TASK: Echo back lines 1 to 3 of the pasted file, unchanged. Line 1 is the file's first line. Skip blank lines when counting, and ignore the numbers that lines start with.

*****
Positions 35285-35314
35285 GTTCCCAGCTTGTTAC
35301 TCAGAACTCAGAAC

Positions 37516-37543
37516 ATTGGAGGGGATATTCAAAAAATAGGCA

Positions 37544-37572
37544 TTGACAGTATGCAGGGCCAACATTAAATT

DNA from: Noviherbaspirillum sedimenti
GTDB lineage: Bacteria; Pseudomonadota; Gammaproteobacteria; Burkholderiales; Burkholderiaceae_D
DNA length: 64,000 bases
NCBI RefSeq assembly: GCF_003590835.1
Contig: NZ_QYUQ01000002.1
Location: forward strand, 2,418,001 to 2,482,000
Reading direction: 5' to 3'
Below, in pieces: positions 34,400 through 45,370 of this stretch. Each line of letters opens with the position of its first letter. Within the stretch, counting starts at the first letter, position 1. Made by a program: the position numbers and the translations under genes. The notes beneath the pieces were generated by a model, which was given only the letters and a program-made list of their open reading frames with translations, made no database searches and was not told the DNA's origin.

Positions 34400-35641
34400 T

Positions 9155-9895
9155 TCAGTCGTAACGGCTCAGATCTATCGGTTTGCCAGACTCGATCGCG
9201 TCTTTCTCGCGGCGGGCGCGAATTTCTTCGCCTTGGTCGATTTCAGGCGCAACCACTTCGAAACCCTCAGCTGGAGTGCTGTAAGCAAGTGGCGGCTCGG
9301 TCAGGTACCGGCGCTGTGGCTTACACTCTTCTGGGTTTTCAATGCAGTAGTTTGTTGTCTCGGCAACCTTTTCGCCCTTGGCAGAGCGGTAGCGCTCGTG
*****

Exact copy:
Positions 35285-35314
35285 GTTCCCAGCTTGTTAC
35301 TCAGAACTCAGAAC